What new information can you expect from this 70th article? Well, I'll skip the quarter-by-quarter play-by-play today, and focus instead on the full-year results. We only get one chance at that per year, so we might as well take advantage of it.
And I'll focus less on the GAAP earnings to home in on cash profits. This way you'll (1) learn something new, and (2) sidestep the question of whether Coke "beat" or "missed" analyst estimates of "$0.55" per share -- with GAAP earnings coming in at $0.52, and pro forma at $0.58, you never really know.
As you'd expect, Coke's newer "still" beverages turned in the best growth last year, with volume rising 12%. "Sparkling" beverages -- namely, sodie-pop -- grew 4%. Put it all together and shake well, and we come up with total volume rising 6% year over year.
By way of comparison, that's half as good as what PepsiCo's
Revenue- and profitwise, Coke built on its strong volume growth by adding price increases and better product mix (i.e., selling a greater proportion of pricier pop). Currency exchange rates added a few more percentage points, and the biggest boost to revenue came from "structural changes related to bottler acquisitions."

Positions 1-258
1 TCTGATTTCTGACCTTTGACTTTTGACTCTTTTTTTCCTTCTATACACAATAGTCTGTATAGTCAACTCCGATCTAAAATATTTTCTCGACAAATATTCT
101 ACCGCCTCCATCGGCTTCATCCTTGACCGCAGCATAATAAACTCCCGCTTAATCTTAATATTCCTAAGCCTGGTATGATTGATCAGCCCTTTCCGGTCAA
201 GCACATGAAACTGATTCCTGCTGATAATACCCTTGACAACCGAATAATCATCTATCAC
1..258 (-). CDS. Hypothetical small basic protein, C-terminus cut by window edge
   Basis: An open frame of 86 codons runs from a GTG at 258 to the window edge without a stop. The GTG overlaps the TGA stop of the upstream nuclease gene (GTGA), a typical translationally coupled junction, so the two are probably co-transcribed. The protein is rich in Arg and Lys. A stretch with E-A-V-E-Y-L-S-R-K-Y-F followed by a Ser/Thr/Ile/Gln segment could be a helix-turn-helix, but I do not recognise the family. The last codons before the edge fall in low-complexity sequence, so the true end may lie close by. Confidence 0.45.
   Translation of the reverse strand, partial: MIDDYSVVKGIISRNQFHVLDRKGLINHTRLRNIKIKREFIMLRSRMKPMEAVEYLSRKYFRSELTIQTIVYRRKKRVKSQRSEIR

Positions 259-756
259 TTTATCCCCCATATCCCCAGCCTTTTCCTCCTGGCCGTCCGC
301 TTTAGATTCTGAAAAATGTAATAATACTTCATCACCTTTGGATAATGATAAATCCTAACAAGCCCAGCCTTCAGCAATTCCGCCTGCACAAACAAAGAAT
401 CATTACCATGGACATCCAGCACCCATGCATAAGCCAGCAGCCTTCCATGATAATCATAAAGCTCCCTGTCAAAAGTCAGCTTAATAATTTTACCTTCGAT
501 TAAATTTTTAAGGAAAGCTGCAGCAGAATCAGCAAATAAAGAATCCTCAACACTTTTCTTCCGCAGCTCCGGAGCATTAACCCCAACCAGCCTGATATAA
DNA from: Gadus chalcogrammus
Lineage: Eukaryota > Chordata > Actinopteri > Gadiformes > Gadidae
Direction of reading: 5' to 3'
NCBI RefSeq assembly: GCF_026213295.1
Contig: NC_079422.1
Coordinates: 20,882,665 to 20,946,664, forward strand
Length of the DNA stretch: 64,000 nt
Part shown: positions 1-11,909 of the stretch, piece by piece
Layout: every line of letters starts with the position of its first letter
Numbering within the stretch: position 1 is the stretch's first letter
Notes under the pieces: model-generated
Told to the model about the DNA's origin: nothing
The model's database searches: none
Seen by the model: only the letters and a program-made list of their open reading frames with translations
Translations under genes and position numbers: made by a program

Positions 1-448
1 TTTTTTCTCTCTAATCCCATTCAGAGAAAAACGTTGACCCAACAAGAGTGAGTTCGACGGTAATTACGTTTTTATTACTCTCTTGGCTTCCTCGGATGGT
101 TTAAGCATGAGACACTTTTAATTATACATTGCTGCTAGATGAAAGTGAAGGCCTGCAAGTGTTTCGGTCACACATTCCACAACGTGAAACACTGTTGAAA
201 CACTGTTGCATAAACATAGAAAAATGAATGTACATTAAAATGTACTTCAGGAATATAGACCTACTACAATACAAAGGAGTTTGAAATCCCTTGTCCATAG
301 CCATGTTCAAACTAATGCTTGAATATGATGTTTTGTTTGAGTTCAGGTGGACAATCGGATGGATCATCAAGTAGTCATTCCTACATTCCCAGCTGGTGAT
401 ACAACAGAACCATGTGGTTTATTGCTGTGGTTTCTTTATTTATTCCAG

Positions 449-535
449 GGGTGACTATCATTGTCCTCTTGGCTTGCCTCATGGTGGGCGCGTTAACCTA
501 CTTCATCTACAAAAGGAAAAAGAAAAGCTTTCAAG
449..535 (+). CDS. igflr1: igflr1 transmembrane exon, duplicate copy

Unfortunately, that last part was also the biggest contributor to Coke's costs. Relative to the year's 20% revenue growth, costs exploded 27% higher, with those "structural changes" accounting for more than half the higher costs.
Result: Gross margins for the year tumbled 220 basis points to 63.9%, and operating margins slipped 110 basis points to 25.1%. On the bright side, Coke grew its free cash flow this year by 21% to $5.5 billion.
And back to the dark side: That was faster than profits grew, but it still leaves Coke with cash profits significantly lower than what the company reports as net income under GAAP. It also leaves the stock trading for 25 times those cash profits. Call me a skinflint, but as impressive as Coke's performance was last year, that multiple's still too much to pay for what analysts insist will be a 10% grower over the next half-decade. That's my opinion, and I'm sticking to it.
Don't like it? Feel free to pick up a free copy of Motley Fool Inside Value, where our bargain-hunting band of Fools will be happy to tell you how wrong I am on this one.
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